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MX Logic Reports Spam Accounts for 61 Percent of Email in April


'Malcryption' and Ransomware Emerge as Threats; 'Usual Suspects' Dominate Month's Top Email Worms

May 5, 2006; 06:16 AM
DENVER - MX Logic Inc., a provider of innovative, easy-to-use email defense solutions for businesses of all sizes, released its latest data on email security. Key among the company's findings is that spam accounted for an average of 61 percent of all email through the MX Logic(R) Threat Center in April.

This compares to 56 percent in March 2006 and 70 percent in April 2005. The highest daily spam volume during April 2006 occurred on Saturday, April 15, when spam accounted for 84 percent of all email filtered by MX Logic.

The company also reported that, on average, 0.5 percent of all unsolicited commercial email it filtered in April 2006 complied with The Controlling the Assault of Non-Solicited Pornography and Marketing (CAN-SPAM) Act -- the federal anti-spam law. This compares with 0.6 percent compliance in March 2006 and 4 percent compliance in April 2005.

Top Email Viruses and Worms in April

In addition to data on spam, MX Logic reported that the top five email worms in April were:

1. Mytob (the MX Logic Threat Center saw 125 variants in April)

2. Lebreat

3. Nyxem.D (a.k.a. Kama Sutra)

4. Mydoom.bb

5. Lovgate.AD

"Many of these worms or their variants have been around for months," Chasin said. "They continue to proliferate, long after the initial outbreak, partly because end users continue to fall victim to the social engineering tactics used by worm authors."

Emerging Trends: "Malcryption" and Ransomware

MX Logic also reported the increased use of encryption as a tool to make it more difficult to detect networks of zombie PCs and phishing sites and enable the hijacking of informational assets from personal computers and business networks.

"Spammers, malware authors and others play a perpetual cat-and-mouse game, subverting the legitimate use of technology, like encryption, to initiate stealthier, more sophisticated attacks," Chasin said.

One emerging trend is "malcryption," which is the adoption of encryption technology by malware authors to hide their communication and bypass sophisticated content filtering technologies.

"Malware authors have already used encryption to increase the stealth of their attacks and decrease the chance of detection," Chasin said. "Encryption is being used to seed the Internet with zombie PCs and to cloak the command-and-control communications sent by malware authors to zombie PCs over Internet Relay Chat (IRC). It is also being used in peer-to-peer networks, like instant messaging, meaning there is no central command-and-control."

On April 30, the SANS Internet Storm Center reported that a bot network created by the [email protected] worm is leveraging encrypted peer-to-peer networks to communicate with other infected PCs -- unlike most bot networks, which send communications to compromised PCs through static central command-and-control host PCs. The Nugache worm propagates through email, network shares and instant messaging networks. The worm uses AOL Instant Messenger to send out URLs that host malicious code. Once users click on the URL, their PCs become infected.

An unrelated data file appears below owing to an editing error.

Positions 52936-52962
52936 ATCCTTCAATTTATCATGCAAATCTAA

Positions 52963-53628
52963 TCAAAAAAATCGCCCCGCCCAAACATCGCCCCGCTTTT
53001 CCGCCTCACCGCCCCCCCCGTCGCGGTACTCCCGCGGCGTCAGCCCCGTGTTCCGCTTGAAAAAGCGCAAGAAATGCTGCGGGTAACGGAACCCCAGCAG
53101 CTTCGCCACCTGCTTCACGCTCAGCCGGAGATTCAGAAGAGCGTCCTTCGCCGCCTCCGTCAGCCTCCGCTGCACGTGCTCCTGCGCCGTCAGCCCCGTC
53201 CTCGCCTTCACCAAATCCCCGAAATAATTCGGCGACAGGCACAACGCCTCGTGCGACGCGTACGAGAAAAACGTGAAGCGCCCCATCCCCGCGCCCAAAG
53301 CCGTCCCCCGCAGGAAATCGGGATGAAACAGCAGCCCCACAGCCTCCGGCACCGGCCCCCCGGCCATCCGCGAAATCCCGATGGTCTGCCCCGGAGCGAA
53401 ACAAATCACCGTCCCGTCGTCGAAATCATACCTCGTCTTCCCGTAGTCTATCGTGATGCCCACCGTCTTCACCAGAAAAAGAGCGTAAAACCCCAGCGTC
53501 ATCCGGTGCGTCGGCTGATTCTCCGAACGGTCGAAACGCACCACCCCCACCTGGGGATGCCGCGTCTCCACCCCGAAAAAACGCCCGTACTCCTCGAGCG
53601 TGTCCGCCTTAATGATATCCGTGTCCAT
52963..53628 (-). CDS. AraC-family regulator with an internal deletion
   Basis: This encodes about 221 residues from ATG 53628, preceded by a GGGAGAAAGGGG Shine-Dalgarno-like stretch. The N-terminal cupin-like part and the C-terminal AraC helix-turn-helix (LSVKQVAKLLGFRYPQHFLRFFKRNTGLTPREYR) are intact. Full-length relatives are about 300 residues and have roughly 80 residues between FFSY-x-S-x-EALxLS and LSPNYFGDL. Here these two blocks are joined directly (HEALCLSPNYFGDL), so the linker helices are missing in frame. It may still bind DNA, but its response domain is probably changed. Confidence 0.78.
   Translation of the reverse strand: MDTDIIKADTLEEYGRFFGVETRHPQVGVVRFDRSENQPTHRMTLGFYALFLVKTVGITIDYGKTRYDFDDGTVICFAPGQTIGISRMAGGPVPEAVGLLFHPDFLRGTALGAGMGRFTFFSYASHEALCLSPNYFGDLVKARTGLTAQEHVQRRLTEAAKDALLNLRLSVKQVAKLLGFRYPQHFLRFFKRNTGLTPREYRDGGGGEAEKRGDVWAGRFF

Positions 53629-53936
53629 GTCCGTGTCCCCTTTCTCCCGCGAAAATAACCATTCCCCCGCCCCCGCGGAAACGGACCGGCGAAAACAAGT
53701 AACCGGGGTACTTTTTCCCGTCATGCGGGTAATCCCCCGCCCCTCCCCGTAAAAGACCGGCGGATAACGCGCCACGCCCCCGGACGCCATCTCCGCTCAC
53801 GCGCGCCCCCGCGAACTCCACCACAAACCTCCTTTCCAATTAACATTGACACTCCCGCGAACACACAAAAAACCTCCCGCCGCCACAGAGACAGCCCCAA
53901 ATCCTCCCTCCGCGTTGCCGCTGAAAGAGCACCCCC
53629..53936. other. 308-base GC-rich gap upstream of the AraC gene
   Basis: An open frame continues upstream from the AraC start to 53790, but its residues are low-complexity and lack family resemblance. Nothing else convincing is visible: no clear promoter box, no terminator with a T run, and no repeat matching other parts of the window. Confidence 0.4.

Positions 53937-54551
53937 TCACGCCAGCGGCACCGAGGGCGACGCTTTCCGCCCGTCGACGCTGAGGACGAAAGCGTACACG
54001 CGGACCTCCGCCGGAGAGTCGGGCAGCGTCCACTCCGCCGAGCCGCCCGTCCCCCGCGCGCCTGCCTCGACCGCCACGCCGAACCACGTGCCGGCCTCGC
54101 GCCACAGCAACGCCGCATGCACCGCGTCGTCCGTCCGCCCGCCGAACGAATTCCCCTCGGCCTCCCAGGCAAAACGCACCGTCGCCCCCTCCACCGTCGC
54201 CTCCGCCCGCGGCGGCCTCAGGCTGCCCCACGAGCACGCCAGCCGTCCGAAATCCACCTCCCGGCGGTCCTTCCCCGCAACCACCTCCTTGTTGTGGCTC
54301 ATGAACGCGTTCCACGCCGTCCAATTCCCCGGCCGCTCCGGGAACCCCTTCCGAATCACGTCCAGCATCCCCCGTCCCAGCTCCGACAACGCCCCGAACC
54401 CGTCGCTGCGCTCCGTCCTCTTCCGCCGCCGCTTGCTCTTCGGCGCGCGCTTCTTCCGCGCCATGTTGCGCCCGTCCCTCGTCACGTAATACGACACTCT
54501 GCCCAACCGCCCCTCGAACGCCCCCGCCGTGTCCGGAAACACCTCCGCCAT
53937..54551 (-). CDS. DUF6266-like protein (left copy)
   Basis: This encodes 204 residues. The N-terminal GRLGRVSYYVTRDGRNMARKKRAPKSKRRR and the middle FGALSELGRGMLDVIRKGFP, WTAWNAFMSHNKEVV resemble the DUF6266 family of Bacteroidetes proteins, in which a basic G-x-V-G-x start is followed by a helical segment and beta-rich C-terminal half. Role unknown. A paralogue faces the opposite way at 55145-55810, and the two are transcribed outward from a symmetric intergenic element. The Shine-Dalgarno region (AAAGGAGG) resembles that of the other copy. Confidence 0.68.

Encryption is also being used in ransomware attacks, in which malware authors infect a PC with malicious code, encrypt proprietary information and then hold it for ransom. On March 12, a Trojan known as Troj/Zippo A (aka Cryzip) emerged. The Trojan creates password-protected ZIP files on the infected computer and then demands a $300 ransom for their decryption. On April 26, the Troj/Ransom-A emerged. Once activated, the trojan displays pornographic images and a message claming it will delete one file every 30 minutes until the user pays a ransom of $10.99 via Western Union.

"The emergence of ransomware is a disturbing trend," Chasin said. "While these types of threats are not yet a common occurrence, users should take precautions to protect themselves."

MX Logic urges users to:

-- Update anti-virus engines frequently and scan their PCs for infection

-- For businesses, deploy a solution that provides multi-layered protection, including zero-hour threat protection (protection from threats that appear before an anti-virus signature is developed to detect them)

-- Avoid opening suspicious messages, even messages that appear to be from a known sender

-- Never open the attachment in a suspicious message

-- Back up important computer files so that if their PC does become compromised, they can retrieve files

Monitoring billions of messages per month for over 8,300 organizations worldwide, the MX Logic Threat Center combines advanced, accurate and up-to-the-minute email defense technology and human-messaging expertise to protect MX Logic customers from spam, viruses, worms, phishing attacks and other email threats.

About MX Logic

MX Logic Inc. provides innovative, easy-to-use email defense solutions to businesses of all sizes. Processing billions of messages each month for over 8,300 organizations worldwide, MX Logic distributes its email security and protection solutions directly and through an extensive partner network. For more information, visit www.mxlogic.com.


MX Logic Inc.
Sheila O'Neill, 303-324-7310
[email protected]
or
GroundFloor Media
Jennifer Jansky, 303-722-9552
[email protected]

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